appropriate SuiteB ones.

   Servers desiring to negotiate a SuiteB-compliant connection SHOULD
   check for the presence of the extension, but MUST NOT negotiate
   inappropriate curves even if they are offered by the client.  This
   allows a Client which is willing to do either SuiteB-compliant or
   non-SuiteB-compliant modes to interoperate with a server which will
   only do SuiteB-compliant modes.  If the client does not advertise an
   acceptable curve, the server MUST generate a fatal
   "handshake_failure" alert and terminate the connection.  Clients
   SHOULD check the chosen curve to make sure it is acceptable.


6.  TLS Versions

   Because these cipher suites depend on features available only in TLS
   1.2 (PRF flexibility and combined authenticated encryption cipher
   modes), they MUST NOT be negotiated in older versions of TLS.
   Clients MUST NOT offer these cipher suites if they do not offer TLS
   1.2 or later.  Servers which select an earlier version of TLS MUST
   NOT select one of these cipher suites.  Because TLS has no way for
   the client to indicate that it supports TLS 1.2 but not earlier, a
   non-compliant server might potentially negotiate TLS 1.1 or earlier
   and select one of the cipher suites in this document.  Clients MUST
   check the TLS version and generate a fatal "illegal_parameter" alert
   if they detect an incorrect version.


7.  Security Considerations

   The security considerations in RFC 4346 and RFC 4492 apply to this
   document as well.  The remainder of this section describes security
   considerations specific to the cipher suites described in this
   document.

7.1.  Downgrade Attack

   TLS negotiation is only as secure as the weakest cipher suite that is
   supported.  For instance, an implementation which supports both 160-
   bit and 256-bit elliptic curves can be subject to an active downgrade
   attack to the 160-bit security level.  An attacker who can attack
   that can then forge the Finished handshake check and successfully



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   mount a man-in-the-middle attack.

   In environments where there is a concern about this form of attack,
   implementations SHOULD only offer cipher suites which are as strong
   as their minimum acceptable security level.

7.2.  Perfect Forward Secrecy

   The static ECDH cipher suites specified in this document do not
   provide perfect forward secrecy (PFS).  Thus, compromise of a single
   static key leads to potential decryption of all traffic protected
   using that key.  Implementors of this specification SHOULD provide at
   least one ECDHE mode of operation.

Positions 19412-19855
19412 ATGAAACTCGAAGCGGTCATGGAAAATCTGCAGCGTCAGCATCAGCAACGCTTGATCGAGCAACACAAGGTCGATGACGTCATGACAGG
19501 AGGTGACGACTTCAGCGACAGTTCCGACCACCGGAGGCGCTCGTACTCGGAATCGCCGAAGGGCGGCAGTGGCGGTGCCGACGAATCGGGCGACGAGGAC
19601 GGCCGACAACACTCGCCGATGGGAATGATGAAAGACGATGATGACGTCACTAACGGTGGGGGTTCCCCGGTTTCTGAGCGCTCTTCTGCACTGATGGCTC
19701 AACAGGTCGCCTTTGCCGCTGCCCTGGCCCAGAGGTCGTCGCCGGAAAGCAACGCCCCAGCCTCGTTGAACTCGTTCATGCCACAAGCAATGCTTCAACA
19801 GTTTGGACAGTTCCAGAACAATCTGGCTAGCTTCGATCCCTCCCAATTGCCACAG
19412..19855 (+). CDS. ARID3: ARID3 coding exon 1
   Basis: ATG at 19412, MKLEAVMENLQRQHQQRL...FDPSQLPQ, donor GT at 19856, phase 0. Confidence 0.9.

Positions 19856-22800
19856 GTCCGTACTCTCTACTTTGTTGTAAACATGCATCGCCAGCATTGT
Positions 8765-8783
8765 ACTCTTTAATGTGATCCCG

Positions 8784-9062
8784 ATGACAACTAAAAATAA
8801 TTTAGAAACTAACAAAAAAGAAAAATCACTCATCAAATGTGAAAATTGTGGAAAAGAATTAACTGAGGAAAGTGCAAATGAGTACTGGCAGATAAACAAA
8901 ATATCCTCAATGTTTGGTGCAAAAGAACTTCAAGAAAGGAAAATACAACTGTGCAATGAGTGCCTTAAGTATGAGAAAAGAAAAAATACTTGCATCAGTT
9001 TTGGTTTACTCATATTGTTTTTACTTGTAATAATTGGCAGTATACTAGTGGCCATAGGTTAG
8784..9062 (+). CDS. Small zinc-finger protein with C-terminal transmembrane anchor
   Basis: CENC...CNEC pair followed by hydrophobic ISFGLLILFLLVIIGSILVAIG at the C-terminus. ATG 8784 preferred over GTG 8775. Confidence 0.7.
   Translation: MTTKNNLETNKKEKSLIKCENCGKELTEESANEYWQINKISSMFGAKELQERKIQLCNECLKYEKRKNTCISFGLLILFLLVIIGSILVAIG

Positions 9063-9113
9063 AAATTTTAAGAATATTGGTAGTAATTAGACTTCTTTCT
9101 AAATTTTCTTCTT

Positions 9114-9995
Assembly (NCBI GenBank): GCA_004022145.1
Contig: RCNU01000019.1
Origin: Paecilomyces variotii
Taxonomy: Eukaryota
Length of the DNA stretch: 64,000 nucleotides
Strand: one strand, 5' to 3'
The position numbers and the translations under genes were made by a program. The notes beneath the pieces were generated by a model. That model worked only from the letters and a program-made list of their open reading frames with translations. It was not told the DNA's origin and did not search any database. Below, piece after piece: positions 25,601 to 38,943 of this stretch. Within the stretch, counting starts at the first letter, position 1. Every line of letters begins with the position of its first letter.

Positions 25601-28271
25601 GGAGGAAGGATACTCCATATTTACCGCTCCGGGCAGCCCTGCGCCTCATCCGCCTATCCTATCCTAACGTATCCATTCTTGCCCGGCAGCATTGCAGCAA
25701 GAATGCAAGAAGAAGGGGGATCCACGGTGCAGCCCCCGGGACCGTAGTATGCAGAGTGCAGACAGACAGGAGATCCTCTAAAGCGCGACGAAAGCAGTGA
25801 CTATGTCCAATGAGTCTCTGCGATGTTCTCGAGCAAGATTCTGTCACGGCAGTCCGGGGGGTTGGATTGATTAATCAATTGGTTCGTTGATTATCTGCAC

7.3.  Counter Reuse with GCM

   AES-GCM is only secure if the counter is never reused.  The IV
   construction algorithm above is designed to ensure that that cannot
   happen.


8.  IANA Considerations

   IANA has assigned the following values for the SuiteB cipher suites:

      CipherSuite TLS_ECDHE_ECDSA_WITH_AES_128_CBC_SHA256   = {0xXX,XX}
      CipherSuite TLS_ECDHE_ECDSA_WITH_AES_256_CBC_SHA384   = {0xXX,XX}
      CipherSuite TLS_ECDH_ECDSA_WITH_AES_128_CBC_SHA256    = {0xXX,XX}
      CipherSuite TLS_ECDH_ECDSA_WITH_AES_256_CBC_SHA384    = {0xXX,XX}
      CipherSuite TLS_ECDHE_ECDSA_WITH_AES_128_GCM_SHA256   = {0xXX,XX}
      CipherSuite TLS_ECDHE_ECDSA_WITH_AES_256_GCM_SHA384   = {0xXX,XX}
      CipherSuite TLS_ECDH_ECDSA_WITH_AES_128_GCM_SHA256    = {0xXX,XX}
      CipherSuite TLS_ECDH_ECDSA_WITH_AES_256_GCM_SHA384    = {0xXX,XX}


9.  Acknowledgements

   This work was supported by the US Department of Defense.


10.  References

10.1.  Normative References

   [RFC2119]  Bradner, S., "Key words for use in RFCs to Indicate
              Requirement Levels", BCP 14, RFC 2119, March 1997.

   [RFC3686]  Housley, R., "Using Advanced Encryption Standard (AES)



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              Counter Mode With IPsec Encapsulating Security Payload
              (ESP)", RFC 3686, January 2004.

   [RFC4346]  Dierks, T. and E. Rescorla, "The Transport Layer Security
              (TLS) Protocol Version 1.1", RFC 4346, April 2006.

   [RFC4347]  Rescorla, E. and N. Modadugu, "Datagram Transport Layer
              Security", RFC 4347, April 2006.

   [RFC4492]  Blake-Wilson, S., Bolyard, N., Gupta, V., Hawk, C., and B.
              Moeller, "Elliptic Curve Cryptography (ECC) Cipher Suites
              for Transport Layer Security (TLS)", RFC 4492, May 2006.

   [I-D.mcgrew-auth-enc]
              McGrew, D., "An Interface and Algorithms for Authenticated
              Encryption", draft-mcgrew-auth-enc-01 (work in progress),
              October 2006.

   [I-D.ietf-tls-rfc4346-bis]
              Dierks, T. and E. Rescorla, "The TLS Protocol Version
              1.2", draft-ietf-tls-rfc4346-bis-02 (work in progress),
              October 2006.

   [I-D.ietf-tls-ctr]
              Modadugu, N. and E. Rescorla, "AES Counter Mode Cipher
              Suites for TLS and DTLS", draft-ietf-tls-ctr-01 (work in
              progress), June 2006.

   [AES]      National Institute of Standards and Technology,
              "Specification for the Advanced Encryption Standard
              (AES)", FIPS 197, November 2001.

   [SHS]      National Institute of Standards and Technology, "Secure
              Hash Standard", FIPS 180-2, August 2002.

   [GCM]      National Institute of Standards and Technology,
              "Recommendation for Block Cipher Modes of Operation:
              Galois;/Counter Mode (GCM) for Confidentiality and
              Authentication", SP 800-38D, April 2006.

10.2.  Informative References










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Authors' Addresses

   Margaret Salter
   National Security Agency
   9800 Savage Rd.
   Fort Meade  20755-6709
   USA

   Email:  msalter@restarea.ncsc.mil


   Eric Rescorla
   Network Resonance
   2483 E. Bayshore #212
   Palo Alto  94303
   USA

   Email:  ekr@networkresonance.com